I totally agree with the one about witches and black cats. I decreed a couple years ago that all our pets must be black because I was tired of not being able to wear dark colors with the perpetual frosting of light-colored fur.

Posted in Animals | 4 Comments

When the world has got you down, here are some pick-me-ups.

My SIL sent me this article from the Washington Post that has a list of feel-good books. We could all use one like that sometimes; I need to share. I haven’t read any of these, so I cannot comment on them. But they sound like they are worth reading.

Redhead by the Side of the Road by Anne Tyler. This little book packs a lot of subtle power. Micah Mortimer, a 40-something eccentric, thrives on routine and rigidity — to the frustration of those around him, including his girlfriend. When he’s thrown off-kilter by a barrage of surprises, he’s forced to question his structured lifestyle. It’s a sweet, simple tonic for our chaotic times.

Anxious People by Fredrik Backman. Backman’s new novel is a satisfying remedy for pandemic anxiety. An inept bank robber accidentally interrupts an apartment open house, taking the would-be buyers hostage — which leads to hours of confusion, revelations and connection. It’s laugh-out-loud funny and will help restore your faith in humanity.

Beach Read by Emily Henry. The title is apt. Henry’s earnest novel is about a jaded romance author and stagnant literary writer who rotate into each other’s orbits for the summer, much to their mutual dismay. As they embark on a challenge designed to help them both banish writer’s block, the creative — and romantic — sparks fly.

Humans of New York by Brandon Stanton. I have been following Humans of New York on Instagram for a couple years. The stories are sometimes heartbreaking and sometimes poignant., but always worth reading.

The Midnight Library by Matt Haig. A library that contains an infinite number of books: talk about the dream. But, plot twist, each is about a life that could have been, had one made different choices. Such is the premise of Haig’s whimsical novel, which introduces a young woman so miserable that she intentionally overdoses. When she wakes up, she’s in the Midnight Library, which guides her on a journey to figure out what makes life worth living.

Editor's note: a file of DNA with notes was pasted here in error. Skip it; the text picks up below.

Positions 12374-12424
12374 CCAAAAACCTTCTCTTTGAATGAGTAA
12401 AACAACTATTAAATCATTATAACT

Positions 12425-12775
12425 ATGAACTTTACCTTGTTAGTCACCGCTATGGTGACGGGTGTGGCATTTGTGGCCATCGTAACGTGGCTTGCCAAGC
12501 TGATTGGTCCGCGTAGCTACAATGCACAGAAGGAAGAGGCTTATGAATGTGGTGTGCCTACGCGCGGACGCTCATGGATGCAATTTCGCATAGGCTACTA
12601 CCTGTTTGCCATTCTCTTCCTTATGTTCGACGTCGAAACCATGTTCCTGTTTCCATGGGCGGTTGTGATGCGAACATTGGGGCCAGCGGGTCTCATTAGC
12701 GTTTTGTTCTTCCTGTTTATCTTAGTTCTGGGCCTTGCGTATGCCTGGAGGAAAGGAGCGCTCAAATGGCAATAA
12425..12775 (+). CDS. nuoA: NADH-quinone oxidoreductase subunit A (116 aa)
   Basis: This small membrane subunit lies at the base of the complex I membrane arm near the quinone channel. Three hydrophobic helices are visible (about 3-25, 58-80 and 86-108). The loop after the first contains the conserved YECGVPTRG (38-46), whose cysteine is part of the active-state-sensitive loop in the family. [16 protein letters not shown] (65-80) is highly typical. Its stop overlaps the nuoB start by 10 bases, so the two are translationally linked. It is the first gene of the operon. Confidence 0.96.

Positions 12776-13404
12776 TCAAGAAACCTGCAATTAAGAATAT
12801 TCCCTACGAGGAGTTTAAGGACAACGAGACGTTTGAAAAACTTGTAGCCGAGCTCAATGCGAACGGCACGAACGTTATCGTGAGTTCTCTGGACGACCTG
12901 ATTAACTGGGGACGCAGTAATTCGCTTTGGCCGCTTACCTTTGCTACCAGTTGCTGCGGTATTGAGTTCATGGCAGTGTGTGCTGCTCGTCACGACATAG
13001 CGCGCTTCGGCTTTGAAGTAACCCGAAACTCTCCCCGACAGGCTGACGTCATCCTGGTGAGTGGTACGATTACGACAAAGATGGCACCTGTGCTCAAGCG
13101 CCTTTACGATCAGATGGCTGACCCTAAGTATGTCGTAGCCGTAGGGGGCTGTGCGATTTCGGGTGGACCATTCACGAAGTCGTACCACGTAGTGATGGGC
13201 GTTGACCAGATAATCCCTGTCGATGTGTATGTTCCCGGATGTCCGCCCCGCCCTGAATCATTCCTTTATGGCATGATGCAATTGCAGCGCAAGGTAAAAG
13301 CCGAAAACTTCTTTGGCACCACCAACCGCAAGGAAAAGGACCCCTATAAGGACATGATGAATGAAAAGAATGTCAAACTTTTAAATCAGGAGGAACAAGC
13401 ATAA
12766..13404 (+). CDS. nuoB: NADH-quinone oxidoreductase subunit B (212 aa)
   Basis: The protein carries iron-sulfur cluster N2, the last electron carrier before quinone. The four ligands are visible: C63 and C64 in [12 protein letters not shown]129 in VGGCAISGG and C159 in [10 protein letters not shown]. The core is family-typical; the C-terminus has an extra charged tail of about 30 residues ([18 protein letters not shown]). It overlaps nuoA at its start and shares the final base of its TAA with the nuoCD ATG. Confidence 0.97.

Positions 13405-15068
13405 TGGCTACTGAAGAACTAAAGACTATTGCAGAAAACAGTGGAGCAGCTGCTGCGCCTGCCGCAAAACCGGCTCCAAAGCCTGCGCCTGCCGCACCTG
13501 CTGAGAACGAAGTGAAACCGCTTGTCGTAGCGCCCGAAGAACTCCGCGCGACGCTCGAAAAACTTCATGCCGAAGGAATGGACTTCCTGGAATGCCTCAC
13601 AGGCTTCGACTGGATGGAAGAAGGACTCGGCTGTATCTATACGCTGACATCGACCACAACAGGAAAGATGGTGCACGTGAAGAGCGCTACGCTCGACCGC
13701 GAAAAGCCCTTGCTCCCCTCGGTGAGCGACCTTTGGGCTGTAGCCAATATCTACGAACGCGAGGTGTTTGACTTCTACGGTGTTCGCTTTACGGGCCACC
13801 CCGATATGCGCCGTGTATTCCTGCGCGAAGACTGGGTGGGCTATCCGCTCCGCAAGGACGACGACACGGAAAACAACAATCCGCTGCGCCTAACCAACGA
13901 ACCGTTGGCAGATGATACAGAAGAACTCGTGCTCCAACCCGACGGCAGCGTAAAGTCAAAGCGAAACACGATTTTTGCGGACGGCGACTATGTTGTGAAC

Dear Emmie Blue by Lia Louis. Emmie Blue is just a teenager when she releases a red balloon into the sky — and, you guessed it, falls in love with the boy who finds it. Fourteen years later, they’re best friends, he’s engaged to someone else and she’s pining. It’s a swoon-worthy British rom-com with big heart and a heroine worth rooting for.

We Are Santa by Ron Cooper. Santa Claus is coming to the bookshelf. Cooper, a photographer, has profiled 50 professional Santas, including an Orthodox Jew, a Scottish-kilted bagpiper, a veteran with a prosthetic hand and a woman. It’s a lovely way to catch some holiday cheer — with photos as absorbing as the text.

Party of Two by Jasmine Guillory. Romance is a bipartisan cause — and in her fifth novel, Guillory delivers the hottest politics of the season. Olivia is a Black lawyer who starts dating a hotshot White senator, which gets complicated when their relationship goes public. Settle in for a Hallmark-esque dose of frothy fun.

Keep Moving by Maggie Smith. Smith, who wrote the viral poem “Good Bones,” survived loss and new beginnings — and we can, too, she believes. In Keep Moving, she reflects on finding optimism in the dark days following a collapsed marriage and other struggles. “Write breathe on your to-do list,” she advises. “Write blink. Write sit and eat. Then cross everything off. How satisfying! Give yourself credit for living.” It’s all about kindness, hope and why we need to keep moving, no matter what life hurls at us.

You Had Me at Hola by Alexis Daria. What a trope: Actress falls in love with her leading man. And Jasmine, a soap star, is determined to avoid doing exactly that. Which is a problem, when you consider the electric chemistry she experiences with her co-star — and not just thanks to the help of an on-set intimacy coordinator. The novel is as fun as your favorite telenovela.

The Authenticity Project by Clare Pooley. Julian Jessop, a lonely septuagenarian, thinks we could all stand to be honest. So he writes his ugly truths into a green notebook and leaves it at a cafe, where five people find it and add their own frank entries. The truth-telling strangers become friends and confidants, and it all feels like a warm hug.

All Adults Here by Emma Straub. What’s so funny about a family in chaos, you ask? Well, this is Straub — queen of the entertaining, feel-good novel — so plenty. In this book, family matriarch Astrid witnesses her longtime nemesis get struck and killed by a bus, which sends her on a journey to make amends with her adult children, who are stumbling through their own issues. It’s big-hearted and warm, with relatable characters.